How do Double Rainbows Form

Regular rainbows occur when moisture in the air – commonly rain, but also mist or spray such as that from a waterfall -refracts sunlight in such a way that it is broken up into its constituent colours.

The phenomenon occurs when the Sun is positioned behind you and sunlight passes through the airborne water. The light refracts {bends| inside the droplets and the white light is broken up. Each colour has a different wavelength so, depending on the angle of refraction, a different colour of light will be reflected outwards; the result of this process is what we observe when we see a rainbow.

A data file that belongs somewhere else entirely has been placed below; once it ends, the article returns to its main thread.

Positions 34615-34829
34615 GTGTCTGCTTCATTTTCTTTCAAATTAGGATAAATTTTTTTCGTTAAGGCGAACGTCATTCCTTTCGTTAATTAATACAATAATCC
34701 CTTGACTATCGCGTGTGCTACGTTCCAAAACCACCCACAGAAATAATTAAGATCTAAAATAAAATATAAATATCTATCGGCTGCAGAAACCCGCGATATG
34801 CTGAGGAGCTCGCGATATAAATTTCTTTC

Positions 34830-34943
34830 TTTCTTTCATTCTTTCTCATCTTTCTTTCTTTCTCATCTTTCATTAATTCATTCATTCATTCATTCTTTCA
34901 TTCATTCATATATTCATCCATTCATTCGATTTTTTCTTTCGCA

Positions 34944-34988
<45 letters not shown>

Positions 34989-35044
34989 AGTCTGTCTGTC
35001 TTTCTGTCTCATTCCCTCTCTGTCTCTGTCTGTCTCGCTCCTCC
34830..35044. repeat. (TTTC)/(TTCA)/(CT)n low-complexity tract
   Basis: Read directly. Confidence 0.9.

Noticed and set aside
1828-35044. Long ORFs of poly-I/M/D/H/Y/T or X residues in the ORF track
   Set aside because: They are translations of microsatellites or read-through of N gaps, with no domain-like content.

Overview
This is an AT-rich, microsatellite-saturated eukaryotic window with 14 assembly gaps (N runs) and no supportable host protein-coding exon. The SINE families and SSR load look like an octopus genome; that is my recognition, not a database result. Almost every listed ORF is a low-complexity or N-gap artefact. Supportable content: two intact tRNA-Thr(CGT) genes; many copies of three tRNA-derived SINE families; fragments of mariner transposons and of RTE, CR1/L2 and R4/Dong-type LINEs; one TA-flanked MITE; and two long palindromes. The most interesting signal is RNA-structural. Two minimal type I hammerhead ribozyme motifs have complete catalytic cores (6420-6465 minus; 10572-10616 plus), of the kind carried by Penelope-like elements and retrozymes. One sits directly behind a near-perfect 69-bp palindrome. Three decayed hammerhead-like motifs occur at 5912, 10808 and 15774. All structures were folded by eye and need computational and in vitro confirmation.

Every rainbow is accompanied by another, secondary rainbow, but it’s usually too dim to see. This double rainbow effect is due to the continued reflection of light inside each water drop. Sunlight is actually reflected twice inside a drop: once to produce the primary rainbow and a second time at the back of the drop. This second reflection inverts the light but undergoes the same refraction, so exits in the same way as before – though upside down.

Double Rainbows FormThis second reflection reduces the intensity of the sunlight, but it also produces a second inverted rainbow, creating a double arc of multicoloured light in the sky.

Interestingly, sunlight can reflect many more times inside a water drop so many more rainbows (three, four or even more) can be produced, but the incoming light is rarely strong enough for these to be visible by the naked eye.